We should pay the utilities most for doing work that is most valuable to us. Conventional ratemaking pays them most for charging customers the most amount of money, and that generally means serving them in the least valuable manner. No one has figured out a ridiculously simple way of automating performance based ratemaking. But proper incentives for efficiency are certainly worth working for, and they are simple enough that regulators who handle the rest of a utility’s business can handle incentives as well.

    • Dick Munson
      Posted April 24, 2017 at 1:14 pm | Permalink

      Thanks for your good comments, particularly about the value of independent evaluators. We hope Illinois’ Future Energy Jobs Act provides the needed incentives through performance-based ratemaking that rewards utilities when their verified energy-efficiency savings exceed their goals and reduce utility revenues when they fall short.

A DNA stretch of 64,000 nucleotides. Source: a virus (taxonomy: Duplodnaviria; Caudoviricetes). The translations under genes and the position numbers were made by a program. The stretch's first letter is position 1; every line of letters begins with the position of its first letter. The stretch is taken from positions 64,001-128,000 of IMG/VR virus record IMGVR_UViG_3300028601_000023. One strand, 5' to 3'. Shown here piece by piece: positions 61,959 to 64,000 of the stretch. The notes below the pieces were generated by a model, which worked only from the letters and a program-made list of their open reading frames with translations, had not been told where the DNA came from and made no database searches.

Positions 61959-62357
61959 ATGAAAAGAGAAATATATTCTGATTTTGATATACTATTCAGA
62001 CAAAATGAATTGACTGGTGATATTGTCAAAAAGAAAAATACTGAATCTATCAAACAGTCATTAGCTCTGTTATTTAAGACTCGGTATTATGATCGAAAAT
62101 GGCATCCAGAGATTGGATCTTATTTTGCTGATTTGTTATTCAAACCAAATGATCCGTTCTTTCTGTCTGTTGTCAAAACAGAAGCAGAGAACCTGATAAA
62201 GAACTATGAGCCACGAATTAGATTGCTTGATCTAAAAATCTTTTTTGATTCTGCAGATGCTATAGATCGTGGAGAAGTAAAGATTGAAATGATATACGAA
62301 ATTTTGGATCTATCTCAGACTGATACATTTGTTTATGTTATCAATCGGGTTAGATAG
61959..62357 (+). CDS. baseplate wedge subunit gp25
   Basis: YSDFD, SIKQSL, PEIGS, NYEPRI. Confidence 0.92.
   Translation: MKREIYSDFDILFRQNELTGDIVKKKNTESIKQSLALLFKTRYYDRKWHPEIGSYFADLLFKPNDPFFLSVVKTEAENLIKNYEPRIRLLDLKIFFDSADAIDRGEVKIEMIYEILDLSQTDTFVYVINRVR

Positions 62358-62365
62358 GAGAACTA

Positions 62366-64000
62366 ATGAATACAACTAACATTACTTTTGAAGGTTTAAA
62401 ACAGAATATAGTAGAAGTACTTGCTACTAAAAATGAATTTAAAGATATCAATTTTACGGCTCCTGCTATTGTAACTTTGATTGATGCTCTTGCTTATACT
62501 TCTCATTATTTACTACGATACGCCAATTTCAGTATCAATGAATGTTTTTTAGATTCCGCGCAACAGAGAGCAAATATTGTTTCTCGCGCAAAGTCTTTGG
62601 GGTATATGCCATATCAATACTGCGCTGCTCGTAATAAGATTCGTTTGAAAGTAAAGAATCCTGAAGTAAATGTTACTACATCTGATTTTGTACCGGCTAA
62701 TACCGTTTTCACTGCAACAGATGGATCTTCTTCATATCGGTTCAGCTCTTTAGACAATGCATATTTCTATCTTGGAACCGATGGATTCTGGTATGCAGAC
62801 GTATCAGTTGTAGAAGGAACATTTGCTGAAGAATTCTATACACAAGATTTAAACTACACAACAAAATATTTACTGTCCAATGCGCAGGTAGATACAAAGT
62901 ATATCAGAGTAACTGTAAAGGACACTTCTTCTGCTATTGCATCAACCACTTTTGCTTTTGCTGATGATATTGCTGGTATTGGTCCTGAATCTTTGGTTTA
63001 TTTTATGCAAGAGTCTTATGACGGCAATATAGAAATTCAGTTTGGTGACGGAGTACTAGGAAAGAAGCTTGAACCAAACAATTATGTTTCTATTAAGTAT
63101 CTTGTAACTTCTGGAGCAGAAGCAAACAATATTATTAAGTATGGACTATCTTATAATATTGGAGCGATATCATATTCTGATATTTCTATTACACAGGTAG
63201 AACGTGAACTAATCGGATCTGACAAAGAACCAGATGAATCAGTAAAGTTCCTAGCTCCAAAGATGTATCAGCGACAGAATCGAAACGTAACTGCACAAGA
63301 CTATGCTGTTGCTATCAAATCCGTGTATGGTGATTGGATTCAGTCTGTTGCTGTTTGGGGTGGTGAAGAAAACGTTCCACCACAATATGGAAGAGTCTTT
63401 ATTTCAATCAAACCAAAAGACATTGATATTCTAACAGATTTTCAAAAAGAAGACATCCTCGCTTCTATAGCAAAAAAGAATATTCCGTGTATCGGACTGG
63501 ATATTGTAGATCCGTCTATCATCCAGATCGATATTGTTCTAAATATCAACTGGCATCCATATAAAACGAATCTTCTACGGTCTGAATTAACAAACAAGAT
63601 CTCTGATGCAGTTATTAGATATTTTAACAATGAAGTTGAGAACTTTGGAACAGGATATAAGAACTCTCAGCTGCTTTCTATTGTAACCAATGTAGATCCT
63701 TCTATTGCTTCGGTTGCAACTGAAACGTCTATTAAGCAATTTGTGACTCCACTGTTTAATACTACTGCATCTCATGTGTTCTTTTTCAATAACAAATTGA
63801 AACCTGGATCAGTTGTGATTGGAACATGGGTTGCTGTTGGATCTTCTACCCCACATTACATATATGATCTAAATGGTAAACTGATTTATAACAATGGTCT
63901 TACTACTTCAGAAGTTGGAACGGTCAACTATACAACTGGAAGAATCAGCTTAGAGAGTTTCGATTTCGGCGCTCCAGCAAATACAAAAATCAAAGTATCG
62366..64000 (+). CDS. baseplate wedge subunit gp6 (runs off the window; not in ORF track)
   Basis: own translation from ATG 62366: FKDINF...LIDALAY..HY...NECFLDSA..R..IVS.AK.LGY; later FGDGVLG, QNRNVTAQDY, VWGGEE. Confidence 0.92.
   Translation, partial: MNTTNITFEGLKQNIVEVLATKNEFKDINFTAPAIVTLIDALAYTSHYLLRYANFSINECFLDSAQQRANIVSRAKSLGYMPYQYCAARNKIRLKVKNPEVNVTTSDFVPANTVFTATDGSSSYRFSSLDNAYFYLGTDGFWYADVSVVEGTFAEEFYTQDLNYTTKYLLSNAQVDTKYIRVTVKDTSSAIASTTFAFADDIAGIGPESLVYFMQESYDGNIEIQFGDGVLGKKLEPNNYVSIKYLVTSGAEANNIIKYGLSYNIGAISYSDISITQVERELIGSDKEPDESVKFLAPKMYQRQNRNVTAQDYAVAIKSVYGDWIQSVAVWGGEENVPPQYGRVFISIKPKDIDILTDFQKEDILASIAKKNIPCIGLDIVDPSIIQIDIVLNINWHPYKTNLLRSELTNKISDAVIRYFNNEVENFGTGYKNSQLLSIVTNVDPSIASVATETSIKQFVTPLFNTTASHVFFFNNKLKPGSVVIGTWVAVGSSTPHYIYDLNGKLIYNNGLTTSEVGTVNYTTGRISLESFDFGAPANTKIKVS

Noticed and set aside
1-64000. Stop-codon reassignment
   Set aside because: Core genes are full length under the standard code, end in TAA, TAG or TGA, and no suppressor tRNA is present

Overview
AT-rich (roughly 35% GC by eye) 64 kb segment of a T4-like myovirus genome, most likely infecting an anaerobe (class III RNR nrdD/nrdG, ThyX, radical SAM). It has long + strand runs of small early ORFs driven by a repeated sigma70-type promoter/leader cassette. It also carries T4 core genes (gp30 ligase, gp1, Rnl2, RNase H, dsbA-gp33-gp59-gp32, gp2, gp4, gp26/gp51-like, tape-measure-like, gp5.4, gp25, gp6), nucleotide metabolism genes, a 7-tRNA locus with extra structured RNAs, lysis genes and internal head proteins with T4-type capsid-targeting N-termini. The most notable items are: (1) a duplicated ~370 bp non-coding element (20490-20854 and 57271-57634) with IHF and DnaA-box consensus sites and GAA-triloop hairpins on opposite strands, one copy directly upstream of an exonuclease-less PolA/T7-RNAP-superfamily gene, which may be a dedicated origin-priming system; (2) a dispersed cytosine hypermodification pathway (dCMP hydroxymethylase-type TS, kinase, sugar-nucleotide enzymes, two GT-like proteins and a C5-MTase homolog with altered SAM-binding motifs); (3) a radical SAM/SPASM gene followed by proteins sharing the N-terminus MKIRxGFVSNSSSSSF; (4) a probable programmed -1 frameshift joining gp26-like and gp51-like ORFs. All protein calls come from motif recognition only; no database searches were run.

2. Kevin Brauer
    Posted April 23, 2017 at 12:02 pm | Permalink

    Healthy & safety are EE externalities seldom given value, and they may be among the most important. Especially when EE building shell treatments improve children’s health.

    • Dick Munson
      Posted April 28, 2017 at 4:15 pm | Permalink

      Good points on the positive health and safety externalities associated with energy efficiency.

  3. Subrata Ray
    Posted April 26, 2017 at 2:35 am | Permalink

    Interesting Katherine.
    I work for a Generation cum Distribution Co in Kolkata India and have a customer base of over 15 Million and counting. We are a regulated Company as well.
    The following drives have yielded results as below:
    This has been divided into two categories viz 1) Commitment 2) Measurement